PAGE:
2022 NFL Draft Scouting Report: Zion Johnsonby Mason Thompson March 9, 2022 4 comments
The 2022 NFL Draft has a ton of depth along the offensive line. Even with that depth, the top of the class is also great. That includes Boston College’s uber-versatile prospect, Zion Johnson. Johnson was a zero-star recruit out of high school and committed to Division-I FCS Davidson. After 2018, he transferred to Boston College and has since succeeded mightily in the zone offense the Eagles run. He has started numerous games at left tackle and left guard, and that versatility continued as he played center at the Senior Bowl.
Johnson came into the scouting combine with something to prove, as he had been listed as a potential first-round prospect to some. At the combine, the Boston College offensive lineman wowed scouts and analysts alike with his quickness in the 40-yard dash, three-cone, and short shuttle, along with his 32 reps in the bench press. Now, Johnson has seemingly locked himself into the first-round conversation, and the question is, how high does he go?
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Name: Zion Johnson
Jersey: No. 77
Position: Offensive Line
School: Boston College
Class: Redshirt Senior
Weight: 312 lbs
Games Watched: Pittsburgh (2020), Clemson (2020), Clemson (2021), Missouri (2021), Virginia Tech (2021)
Major Injury History: None
Pass Blocking (13.75/15)
Johnson is a technician in his pass sets. Whether it be at left tackle or left guard, he is consistent in his sets, along with his hand placements. Even though he played at an FCS school originally, Johnson has a great IQ when it comes to delayed blitzes and stunts coming across his face. According to PFF, the Boston College lineman only allowed one sack and three hurries in the 2021 season.
Run Blocking (12.75/15)
While Johnson’s pass-blocking gets talked about the most, he is certainly no slouch in the run game as well. In 2019, he was paving lanes for AJ Dillon, and this year, he was downing people at the second level and as a lead-blocker. Johnson is aggressive and powerful, and it certainly helps him in the run game.
Johnson has a stout and powerful anchor on the interior, and it showed throughout his career. Unfortunately, there was a game in 2020 where Patrick Jones had his way with Johnson when he was playing left tackle. Johnson got pushed back almost into the quarterback’s lap by Jones. While there isn’t too much concern here, it is on tape.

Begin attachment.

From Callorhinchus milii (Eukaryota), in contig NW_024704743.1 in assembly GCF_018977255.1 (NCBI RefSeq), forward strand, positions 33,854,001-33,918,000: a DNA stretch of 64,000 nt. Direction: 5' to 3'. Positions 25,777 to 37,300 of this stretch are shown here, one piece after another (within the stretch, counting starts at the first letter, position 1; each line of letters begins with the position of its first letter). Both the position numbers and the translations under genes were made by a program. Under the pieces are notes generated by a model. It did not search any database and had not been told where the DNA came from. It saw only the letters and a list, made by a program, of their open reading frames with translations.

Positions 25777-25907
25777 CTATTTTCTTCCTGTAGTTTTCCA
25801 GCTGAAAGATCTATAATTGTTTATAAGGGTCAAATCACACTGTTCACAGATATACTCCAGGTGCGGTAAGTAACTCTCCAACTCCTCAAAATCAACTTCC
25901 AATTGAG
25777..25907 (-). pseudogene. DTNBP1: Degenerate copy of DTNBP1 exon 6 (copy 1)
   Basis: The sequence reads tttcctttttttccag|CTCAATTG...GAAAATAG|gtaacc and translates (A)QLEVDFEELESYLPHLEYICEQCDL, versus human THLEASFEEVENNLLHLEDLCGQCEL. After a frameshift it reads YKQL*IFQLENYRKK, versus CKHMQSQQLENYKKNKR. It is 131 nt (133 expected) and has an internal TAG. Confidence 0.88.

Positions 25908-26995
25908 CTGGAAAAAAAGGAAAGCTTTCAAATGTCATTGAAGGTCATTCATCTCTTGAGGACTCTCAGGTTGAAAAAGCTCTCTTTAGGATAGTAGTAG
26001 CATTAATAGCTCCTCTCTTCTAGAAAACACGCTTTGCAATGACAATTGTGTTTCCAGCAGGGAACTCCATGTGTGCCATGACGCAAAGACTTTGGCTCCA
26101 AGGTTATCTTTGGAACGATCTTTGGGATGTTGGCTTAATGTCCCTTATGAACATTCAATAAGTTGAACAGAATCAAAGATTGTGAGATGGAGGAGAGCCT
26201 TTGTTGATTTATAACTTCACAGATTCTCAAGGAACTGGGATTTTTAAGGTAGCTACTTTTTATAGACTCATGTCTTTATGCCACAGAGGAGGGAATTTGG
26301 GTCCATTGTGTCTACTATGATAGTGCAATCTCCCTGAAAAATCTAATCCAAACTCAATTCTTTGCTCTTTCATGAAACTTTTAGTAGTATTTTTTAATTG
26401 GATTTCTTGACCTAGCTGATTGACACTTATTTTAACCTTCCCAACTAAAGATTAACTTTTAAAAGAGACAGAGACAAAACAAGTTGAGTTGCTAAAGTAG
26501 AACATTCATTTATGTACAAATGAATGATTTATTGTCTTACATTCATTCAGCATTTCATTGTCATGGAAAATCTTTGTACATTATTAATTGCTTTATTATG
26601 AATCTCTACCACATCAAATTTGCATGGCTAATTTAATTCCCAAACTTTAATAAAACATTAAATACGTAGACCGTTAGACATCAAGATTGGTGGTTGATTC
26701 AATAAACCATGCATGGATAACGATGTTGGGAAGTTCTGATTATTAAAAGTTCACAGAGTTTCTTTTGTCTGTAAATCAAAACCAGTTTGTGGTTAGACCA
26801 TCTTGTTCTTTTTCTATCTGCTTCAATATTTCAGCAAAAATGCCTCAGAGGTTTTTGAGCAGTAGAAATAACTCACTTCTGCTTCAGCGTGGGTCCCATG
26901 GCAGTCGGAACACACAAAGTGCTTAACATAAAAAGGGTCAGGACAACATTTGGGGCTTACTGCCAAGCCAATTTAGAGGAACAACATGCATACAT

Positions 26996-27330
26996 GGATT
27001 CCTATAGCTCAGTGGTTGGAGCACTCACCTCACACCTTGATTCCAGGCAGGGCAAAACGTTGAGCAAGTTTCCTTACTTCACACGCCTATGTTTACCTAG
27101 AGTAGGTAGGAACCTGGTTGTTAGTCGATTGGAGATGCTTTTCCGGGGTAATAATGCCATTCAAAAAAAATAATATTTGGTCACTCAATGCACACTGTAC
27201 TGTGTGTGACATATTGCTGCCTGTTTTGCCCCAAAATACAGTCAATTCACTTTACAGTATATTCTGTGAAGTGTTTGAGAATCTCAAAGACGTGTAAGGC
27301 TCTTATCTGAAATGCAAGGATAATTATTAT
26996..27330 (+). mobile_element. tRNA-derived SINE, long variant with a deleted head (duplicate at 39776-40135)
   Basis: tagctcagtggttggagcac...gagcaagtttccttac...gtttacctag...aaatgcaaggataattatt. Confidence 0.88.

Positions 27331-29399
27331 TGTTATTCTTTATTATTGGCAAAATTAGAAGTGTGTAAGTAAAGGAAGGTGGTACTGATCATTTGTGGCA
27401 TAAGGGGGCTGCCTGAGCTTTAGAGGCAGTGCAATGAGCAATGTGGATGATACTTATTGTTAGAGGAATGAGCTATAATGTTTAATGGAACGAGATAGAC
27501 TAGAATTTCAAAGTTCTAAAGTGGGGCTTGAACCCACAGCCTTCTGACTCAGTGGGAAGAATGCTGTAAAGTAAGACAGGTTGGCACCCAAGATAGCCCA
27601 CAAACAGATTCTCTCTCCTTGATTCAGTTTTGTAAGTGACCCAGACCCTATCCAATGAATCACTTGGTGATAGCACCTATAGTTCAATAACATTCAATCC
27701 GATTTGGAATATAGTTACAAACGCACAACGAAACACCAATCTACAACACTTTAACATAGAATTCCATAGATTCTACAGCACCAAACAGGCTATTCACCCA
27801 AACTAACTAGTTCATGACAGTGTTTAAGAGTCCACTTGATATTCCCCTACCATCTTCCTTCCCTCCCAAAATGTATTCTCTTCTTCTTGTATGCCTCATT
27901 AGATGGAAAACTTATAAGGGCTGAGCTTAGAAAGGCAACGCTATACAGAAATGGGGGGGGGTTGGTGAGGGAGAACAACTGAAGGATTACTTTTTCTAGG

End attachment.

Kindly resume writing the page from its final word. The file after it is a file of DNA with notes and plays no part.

Johnson’s footwork is quick and nifty. In his pass sets, he is consistently in the best leverage possible when he meets with a defender. In the run game, he does an excellent job of, when he gets close to defenders, squaring up to them by waddling up to them before making an engagement with the defender.
Johnson’s hands rarely divert to the outside of the frame. He has a quick punch and when he gets his hands on the defender, it is over. Johnson is stronger than an ox and doesn’t give up on a play, and finishes defenders to the ground. In the run game, Johnson takes fantastic angles on the boundary and can square up defenders at the next level.
Johnson is very athletic. He scored a 9.55 RAS score, and it showed up on tape as well. Johnson is a strong player and can move people in the run game and finish them to the ground. In the Boston College zone-run scheme, Johnson could get out in front and pave lanes for the Eagle running backs. He is an absurd athlete, and it is getting slept on right now.
Johnson started 30 games at BC, with 18 at left guard and 12 at left tackle. Along with that, he took some reps at center during the Senior Bowl. With the positional versatility comes some scheme versatility as well. Johnson played in a zone-rushing scheme this year, while he also blocked in a power-running scheme, paving lanes for Dillon. At the next level, Johnson is best fit on the interior of the line but in a pinch, can play at either tackle spot as well.
Johnson’s length may be the only slight weakness in his game. He comes in at a touch over six-foot-three and weighed 312 pounds at the combine. Johnson also has 34-inch arms, which is above average in this class and gives him an advantage to long-arm interior defenders in the run game. There aren’t any concerns here, but some teams may not have him reach their thresholds in terms of height and weight.
Johnson is a mauler in the run game, but he is a technician in that sense as well. He doesn’t put his teammates in harm’s way by throwing defenders into running lanes or tossing a pass-rusher into his quarterback, but he can lose some defenders because of his force to drive them into the ground and finish them.
Johnson is one of, if not the best, interior lineman in the class. Yes, Tyler Linderbaum has been getting most of the attention along with Kenyon Green. Johnson offers an uber versatile and athletic prospect that can play at any spot along the offensive line you want him to. He is a dominant pass-blocker and a bully in the run game.
Johnson has been linked to the back-half of the first round to teams like the Cardinals, Bills, and Bengals. With his dominant combine performance, it wouldn’t be as surprising if the Boston College offensive lineman were to go as high as the mid-teens to one of the picks the Philadelphia Eagles have, or the Pittsburgh Steelers selection if they opt to not take a quarterback. The 2022 draft is unique, and Johnson may be a top-10 player in the class, but since he doesn’t play at a premier position, he will fall to the back half of the first round. The team that selects Johnson will have a dominant offensive lineman for years to come.
Rookie Projection: Starting Interior Lineman
Third Year Projection: All-Pro Interior Lineman
Final Grade (89.5/100): Early First Round
Player Comp: Elgton Jenkins